THE FABELMANS (2022) l Universal Pictures Canada | November 2022
Starring: Michelle Williams, Paul Dano, Seth Rogan, Judd Hirsch, Gabriel LaBelle
Director: Steven Spielberg
Growing up in post-World War II era Arizona, a young man named Sammy Fabelman discovers a shattering family secret and explores how the power of films can help him see the truth.
TIFF REVIEW BY: Darren Zakus
The Fabelmans is Steven Spielberg’s magnum opus, delivering his most personal film to date as he reflects on his childhood at the same time as creating a love letter to the art of cinema.
For decades, Steven Spielberg has delivered some of the most memorable films of all time. He has made audiences scared of the ocean, touched millions of hearts with the friendship between a little boy and an alien, brought dinosaurs back to life, and created World War II masterpieces. But for his latest film, Spielberg along with his writing partner Tony Kushner go back to Spielberg’s childhood days to explore the origin of his love of filmmaking and his family in a deeply personal and moving film.
The film starts with Sam Fabelman, who is our cinematic Steven Spielberg, discovering cinema for the first time ever and chronicles his passion for making his own movies as a young child, while also exploring the relationship between his parents and its breakdown. Each scene is full of emotion as we watch a young fictionalized version of Spielberg discover his love of film and hone his craft as a filmmaker, explore the end of his parents marriage and what it meant to him to be growing up Jewish, all while our young protagonist tries to find his way in the world. There is pure joy and wonder, while at the same time absolute heartbreak, masterfully balanced throughout the screenplay to create a film that never stops moving but never loses its heart for a second.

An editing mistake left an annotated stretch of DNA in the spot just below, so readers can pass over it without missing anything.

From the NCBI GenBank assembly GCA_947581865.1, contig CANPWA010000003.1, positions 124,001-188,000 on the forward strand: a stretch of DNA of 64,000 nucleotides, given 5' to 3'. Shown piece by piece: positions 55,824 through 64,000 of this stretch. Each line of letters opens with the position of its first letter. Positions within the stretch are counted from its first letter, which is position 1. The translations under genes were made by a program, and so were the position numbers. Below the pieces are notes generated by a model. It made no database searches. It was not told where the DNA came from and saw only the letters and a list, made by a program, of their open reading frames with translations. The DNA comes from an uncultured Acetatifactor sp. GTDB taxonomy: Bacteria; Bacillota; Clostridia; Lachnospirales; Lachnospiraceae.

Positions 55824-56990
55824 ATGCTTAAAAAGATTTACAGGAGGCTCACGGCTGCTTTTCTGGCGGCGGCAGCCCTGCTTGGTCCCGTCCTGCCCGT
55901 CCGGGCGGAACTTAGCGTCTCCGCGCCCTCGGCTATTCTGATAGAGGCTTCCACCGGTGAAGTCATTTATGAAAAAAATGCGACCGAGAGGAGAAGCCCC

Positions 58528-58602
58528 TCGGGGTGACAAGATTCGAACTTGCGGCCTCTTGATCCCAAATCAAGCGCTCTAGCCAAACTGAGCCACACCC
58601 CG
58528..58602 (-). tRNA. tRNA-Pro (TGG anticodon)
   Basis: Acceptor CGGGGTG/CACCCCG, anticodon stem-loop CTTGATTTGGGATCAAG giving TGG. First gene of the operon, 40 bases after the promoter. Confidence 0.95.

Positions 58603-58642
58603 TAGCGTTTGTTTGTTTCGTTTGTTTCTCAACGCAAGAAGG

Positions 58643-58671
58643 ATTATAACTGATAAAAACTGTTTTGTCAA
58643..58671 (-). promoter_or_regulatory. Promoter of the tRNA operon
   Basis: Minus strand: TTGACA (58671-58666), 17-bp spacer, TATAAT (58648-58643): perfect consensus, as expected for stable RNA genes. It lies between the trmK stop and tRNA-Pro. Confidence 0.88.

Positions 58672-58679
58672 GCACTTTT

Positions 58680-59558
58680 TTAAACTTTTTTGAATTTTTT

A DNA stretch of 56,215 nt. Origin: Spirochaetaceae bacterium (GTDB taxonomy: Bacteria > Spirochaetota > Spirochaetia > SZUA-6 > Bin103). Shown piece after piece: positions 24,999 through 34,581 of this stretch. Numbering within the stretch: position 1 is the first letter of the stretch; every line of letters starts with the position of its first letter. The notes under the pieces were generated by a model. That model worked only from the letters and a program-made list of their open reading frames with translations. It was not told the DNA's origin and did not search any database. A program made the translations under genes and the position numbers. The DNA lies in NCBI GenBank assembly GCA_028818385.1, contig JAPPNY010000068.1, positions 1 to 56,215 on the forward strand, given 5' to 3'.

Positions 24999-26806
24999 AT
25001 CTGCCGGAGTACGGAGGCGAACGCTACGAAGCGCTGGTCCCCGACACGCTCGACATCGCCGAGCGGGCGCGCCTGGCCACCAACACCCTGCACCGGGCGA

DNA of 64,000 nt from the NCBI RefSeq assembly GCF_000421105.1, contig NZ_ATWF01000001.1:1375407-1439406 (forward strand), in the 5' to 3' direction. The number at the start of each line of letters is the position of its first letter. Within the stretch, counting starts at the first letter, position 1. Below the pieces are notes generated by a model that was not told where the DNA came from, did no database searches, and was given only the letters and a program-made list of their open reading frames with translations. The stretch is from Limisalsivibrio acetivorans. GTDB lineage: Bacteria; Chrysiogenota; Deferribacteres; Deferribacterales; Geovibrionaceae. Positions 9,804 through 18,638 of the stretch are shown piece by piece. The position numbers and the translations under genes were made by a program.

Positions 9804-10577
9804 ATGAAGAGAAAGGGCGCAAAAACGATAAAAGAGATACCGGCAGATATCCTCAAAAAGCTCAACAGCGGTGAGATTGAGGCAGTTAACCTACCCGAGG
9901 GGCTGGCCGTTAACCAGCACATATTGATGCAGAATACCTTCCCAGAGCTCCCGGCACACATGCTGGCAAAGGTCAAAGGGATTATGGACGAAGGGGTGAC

Though, it's the way that Kushner and Spielberg weave filmmaking into the most crucial moments of the story that make this coming of age story standout from all that came before it. There is one simple scene where we see young Sam Fabelman editing a film of his family’s camping trip, which quickly becomes one of the most emotional moments of the entire film, all based around the editing process. A silence descended on the Princess of Wales Theatre at the Toronto International Film Festival during this scene, where you could hear the audience actively crying because it was such a simple yet emotionally powerful scene.
As with all of Spielberg’s films, the film is stunning to watch from start to finish. Janusz Kaminski’s cinematography is sensational, capturing the magic of childhood while playing with different types of film to capture the feel of the films that young Sam Fabelman is making in this movie. The production and costume design transports the audience back to the 1950s and 60s, creating the world of the film and allowing the audience to fully live in the moment. And John Williams’s musical score is absolutely incredible, even if it is largely just piano themes. The piano works so well with the story as Mitzi Fabelman is a piano player, with each theme Williams composed perfectly capturing the emotion of every scene of the film.